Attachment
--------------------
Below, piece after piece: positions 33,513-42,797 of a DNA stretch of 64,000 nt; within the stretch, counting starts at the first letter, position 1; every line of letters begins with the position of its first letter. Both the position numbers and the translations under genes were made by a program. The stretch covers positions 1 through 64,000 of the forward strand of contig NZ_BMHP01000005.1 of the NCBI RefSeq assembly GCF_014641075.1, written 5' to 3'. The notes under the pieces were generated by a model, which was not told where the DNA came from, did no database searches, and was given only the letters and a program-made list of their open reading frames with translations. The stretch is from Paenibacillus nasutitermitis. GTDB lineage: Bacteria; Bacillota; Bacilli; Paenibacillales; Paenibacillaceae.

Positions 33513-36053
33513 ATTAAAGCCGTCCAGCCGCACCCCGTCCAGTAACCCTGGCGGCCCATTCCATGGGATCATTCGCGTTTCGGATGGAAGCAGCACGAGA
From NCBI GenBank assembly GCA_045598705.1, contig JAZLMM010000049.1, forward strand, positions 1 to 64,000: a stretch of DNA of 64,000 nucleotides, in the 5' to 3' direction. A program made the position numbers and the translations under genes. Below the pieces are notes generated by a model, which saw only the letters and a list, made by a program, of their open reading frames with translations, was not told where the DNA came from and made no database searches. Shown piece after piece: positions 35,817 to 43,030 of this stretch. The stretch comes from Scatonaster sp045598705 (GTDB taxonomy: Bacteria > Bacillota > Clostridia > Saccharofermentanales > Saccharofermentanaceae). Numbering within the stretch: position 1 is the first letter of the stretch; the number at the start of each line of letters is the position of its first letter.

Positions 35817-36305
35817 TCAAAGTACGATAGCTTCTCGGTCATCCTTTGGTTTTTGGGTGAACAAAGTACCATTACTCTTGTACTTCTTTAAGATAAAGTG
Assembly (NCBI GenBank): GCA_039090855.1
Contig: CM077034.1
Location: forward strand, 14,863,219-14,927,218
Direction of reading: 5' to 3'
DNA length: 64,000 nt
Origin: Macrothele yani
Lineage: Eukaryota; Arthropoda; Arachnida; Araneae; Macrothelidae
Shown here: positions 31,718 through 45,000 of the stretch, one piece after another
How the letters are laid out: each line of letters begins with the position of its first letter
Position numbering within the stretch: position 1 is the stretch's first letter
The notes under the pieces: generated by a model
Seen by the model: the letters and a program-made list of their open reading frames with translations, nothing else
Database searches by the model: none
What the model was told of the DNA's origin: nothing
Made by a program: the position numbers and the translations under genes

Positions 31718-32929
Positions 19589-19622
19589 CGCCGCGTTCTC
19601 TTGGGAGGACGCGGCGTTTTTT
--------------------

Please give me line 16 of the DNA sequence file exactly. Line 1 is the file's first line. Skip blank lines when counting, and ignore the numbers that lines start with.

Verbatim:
Position numbering within the stretch: position 1 is the stretch's first letter